Northeast Ohio high schoolers Megan Lebowitz, from left, Maria Zou, Dahlia Moskowitz and Hannah Shuffer, took fourth, third, second and first, respectively, in the 2018 “Stop the Hate” Maltz Museum of Jewish Heritage essay contest April 29 at the Cleveland Museum of Art in Cleveland. 

Describing her experiences growing up with a brother with cerebral palsy and realizing the prejudice people with disabilities face, Orange High School junior Hannah Shuffer became the winner of the 2018 “Stop the Hate” Maltz Museum of Jewish Heritage essay contest April 29. 

“It is inexpressibly hard to watch people treat my brother like he has no feelings, like he is lesser than, like he is not human,” she wrote in the essay that won her a $40,000 college scholarship. “I soon began to realize that like most forms of discrimination, people’s preconceived notions had blinded them from the truth.

“Stop the Hate,” created by Milton and Tamar Maltz, the museum’s founders, is an annual essay contest for Northeast Ohio high school juniors and seniors where they write about their experiences of hate and prejudice. At the winner’s ceremony, which this year was at the Cleveland Museum of Art in Cleveland, the top 10 essay writers read their essays. 


Orange High School junior Hannah Shuffer wins first place and a $40,000 college scholarship in the “Stop the Hate” essay contest April 29. 

Four girls took the top four slots, with the runners-up receiving $5,000, $10,000 and $15,000 respectively. 

Second place winner Dahlia Moskowitz, a Fuchs Mizrachi School junior, wrote about a family Passover seder where she saw her brother become a target of homophobia. Third place winner Maria Zou, a Hudson High School senior, wrote about the glass ceiling women and girls face. Fourth place winner Megan Lebowitz, a Solon High School senior, wrote about religious intolerance and the ways she’s working to bring Muslim and Jewish students together through improvisational comedy.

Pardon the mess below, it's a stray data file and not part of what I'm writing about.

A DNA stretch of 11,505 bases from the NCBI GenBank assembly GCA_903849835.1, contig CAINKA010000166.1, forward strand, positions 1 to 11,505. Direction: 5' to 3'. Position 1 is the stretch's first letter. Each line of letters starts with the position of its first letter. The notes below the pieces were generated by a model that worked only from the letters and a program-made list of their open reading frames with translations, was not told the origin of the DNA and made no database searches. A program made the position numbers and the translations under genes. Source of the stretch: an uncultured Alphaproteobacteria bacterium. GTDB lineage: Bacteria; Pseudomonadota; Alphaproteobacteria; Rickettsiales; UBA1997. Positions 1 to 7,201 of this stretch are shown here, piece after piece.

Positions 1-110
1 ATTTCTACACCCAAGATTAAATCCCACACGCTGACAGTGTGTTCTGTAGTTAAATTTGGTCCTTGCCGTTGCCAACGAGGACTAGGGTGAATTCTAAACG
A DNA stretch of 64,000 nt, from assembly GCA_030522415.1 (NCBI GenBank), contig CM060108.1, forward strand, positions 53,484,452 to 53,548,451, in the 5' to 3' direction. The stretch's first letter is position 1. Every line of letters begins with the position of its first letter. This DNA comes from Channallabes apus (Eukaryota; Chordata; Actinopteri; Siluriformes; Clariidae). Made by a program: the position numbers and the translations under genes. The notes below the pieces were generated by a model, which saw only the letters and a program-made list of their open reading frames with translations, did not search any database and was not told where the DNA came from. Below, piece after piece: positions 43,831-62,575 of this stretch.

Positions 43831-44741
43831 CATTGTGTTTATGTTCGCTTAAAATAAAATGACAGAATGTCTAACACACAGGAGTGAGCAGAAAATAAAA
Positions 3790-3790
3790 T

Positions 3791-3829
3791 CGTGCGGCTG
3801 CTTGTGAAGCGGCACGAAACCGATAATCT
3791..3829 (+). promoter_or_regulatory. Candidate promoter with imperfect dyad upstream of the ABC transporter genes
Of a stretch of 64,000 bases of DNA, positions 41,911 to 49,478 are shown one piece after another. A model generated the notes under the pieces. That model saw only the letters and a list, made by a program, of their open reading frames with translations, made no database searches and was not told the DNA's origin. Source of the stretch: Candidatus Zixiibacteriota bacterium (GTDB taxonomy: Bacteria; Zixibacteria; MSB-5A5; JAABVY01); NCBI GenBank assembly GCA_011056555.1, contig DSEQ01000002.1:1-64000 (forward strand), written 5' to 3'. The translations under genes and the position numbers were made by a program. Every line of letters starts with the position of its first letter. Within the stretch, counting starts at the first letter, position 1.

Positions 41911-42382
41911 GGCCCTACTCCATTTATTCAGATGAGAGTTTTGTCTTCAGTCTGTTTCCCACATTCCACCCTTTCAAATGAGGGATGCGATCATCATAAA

Marking the 10th anniversary of the contest, “Stop the Hate” has now given out $1 million in scholarships. Lori Stokes, television journalist and daughter of the late former U.S. Rep. Louis Stokes from Cleveland, hosted the ceremony.

In his remarks, Milton Maltz said he’s often asked why he started the competition. To answer, he reflected on recent national events that demonstrate the persistence of hate. 


"Stop the Hate" contest founders Tamar, from left, and Milton Maltz, and event emcee Lori Stokes prepare to announce the 2018 winners. 

“Let’s go to a small town in Georgia called Draketown – and this is after Charlottesville, after Boston, after Las Vegas, after Toronto, after Parkland, where 17 high school students were killed,” he said. “Members of the National Socialist Movement, a neo-Nazi group, what do they do? They were holding a swastika rally and embracing racial hatred. 

“So ladies and gentlemen to answer the question, this is why we are here tonight.”

The essays were scored by almost 500 volunteer readers around the United States and the finalists’ essays and deliveries were evaluated by 10 judges representing various Northeast Ohio agencies, such as Cleveland Clinic and the Jewish Federation of Cleveland. 

Dahlia, a member of Green Road Synagogue in Beachwood, in her essay powerfully explained how a family member hit her in response to her putting her arm around her brother in solidarity, after he was ostracized by another family member for being gay.